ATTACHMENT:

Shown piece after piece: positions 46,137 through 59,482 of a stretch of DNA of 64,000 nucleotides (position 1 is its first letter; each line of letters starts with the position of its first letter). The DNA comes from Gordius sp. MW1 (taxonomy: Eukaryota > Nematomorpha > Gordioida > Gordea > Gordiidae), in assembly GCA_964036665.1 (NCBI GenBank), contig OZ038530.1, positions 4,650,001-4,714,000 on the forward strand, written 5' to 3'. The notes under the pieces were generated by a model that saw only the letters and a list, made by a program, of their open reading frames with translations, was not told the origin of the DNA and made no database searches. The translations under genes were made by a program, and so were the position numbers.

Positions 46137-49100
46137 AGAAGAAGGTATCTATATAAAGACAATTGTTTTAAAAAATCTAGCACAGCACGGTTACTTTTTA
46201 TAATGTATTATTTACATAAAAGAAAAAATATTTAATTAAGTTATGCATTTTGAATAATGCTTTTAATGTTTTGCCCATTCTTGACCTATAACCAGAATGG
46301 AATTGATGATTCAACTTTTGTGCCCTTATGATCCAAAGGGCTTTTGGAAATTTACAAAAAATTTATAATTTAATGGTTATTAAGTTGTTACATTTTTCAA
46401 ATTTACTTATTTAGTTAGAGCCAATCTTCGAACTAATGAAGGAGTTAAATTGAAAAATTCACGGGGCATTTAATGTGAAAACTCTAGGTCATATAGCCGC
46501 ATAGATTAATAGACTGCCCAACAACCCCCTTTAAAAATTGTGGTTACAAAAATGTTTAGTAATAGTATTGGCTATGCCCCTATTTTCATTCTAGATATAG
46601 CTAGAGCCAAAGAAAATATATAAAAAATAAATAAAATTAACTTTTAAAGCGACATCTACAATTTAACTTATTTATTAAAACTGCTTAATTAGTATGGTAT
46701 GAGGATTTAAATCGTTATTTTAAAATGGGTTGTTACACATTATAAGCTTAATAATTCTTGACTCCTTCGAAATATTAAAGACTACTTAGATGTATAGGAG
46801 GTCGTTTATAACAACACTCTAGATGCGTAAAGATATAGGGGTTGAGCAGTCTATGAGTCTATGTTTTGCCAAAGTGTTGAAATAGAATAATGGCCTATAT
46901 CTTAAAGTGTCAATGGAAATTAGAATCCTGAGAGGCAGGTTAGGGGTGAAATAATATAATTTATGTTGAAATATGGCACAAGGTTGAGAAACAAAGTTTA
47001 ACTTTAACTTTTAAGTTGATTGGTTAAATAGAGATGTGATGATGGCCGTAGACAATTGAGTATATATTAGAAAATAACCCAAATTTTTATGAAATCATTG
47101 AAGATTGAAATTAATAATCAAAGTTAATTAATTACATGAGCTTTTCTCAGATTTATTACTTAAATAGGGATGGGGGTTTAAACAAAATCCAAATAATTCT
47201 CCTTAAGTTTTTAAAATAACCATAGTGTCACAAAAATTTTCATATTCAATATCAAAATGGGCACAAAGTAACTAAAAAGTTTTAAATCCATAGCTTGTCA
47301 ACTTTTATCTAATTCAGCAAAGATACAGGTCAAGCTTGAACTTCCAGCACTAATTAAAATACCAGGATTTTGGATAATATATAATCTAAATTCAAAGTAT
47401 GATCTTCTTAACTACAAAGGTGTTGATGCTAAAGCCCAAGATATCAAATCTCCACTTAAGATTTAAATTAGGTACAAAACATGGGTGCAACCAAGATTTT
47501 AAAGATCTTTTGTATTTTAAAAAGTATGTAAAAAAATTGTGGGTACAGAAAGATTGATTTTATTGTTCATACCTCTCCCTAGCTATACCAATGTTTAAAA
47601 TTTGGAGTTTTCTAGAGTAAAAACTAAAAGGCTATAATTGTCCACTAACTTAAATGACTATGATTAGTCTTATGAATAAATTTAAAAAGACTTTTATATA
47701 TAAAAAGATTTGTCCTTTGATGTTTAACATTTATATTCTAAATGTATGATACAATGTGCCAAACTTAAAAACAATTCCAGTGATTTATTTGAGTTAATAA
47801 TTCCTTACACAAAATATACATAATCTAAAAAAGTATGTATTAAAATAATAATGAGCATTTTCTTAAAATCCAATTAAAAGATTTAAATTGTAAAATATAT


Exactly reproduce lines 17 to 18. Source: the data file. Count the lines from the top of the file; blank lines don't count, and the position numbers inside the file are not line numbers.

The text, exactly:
47501 AAAGATCTTTTGTATTTTAAAAAGTATGTAAAAAAATTGTGGGTACAGAAAGATTGATTTTATTGTTCATACCTCTCCCTAGCTATACCAATGTTTAAAA
47601 TTTGGAGTTTTCTAGAGTAAAAACTAAAAGGCTATAATTGTCCACTAACTTAAATGACTATGATTAGTCTTATGAATAAATTTAAAAAGACTTTTATATA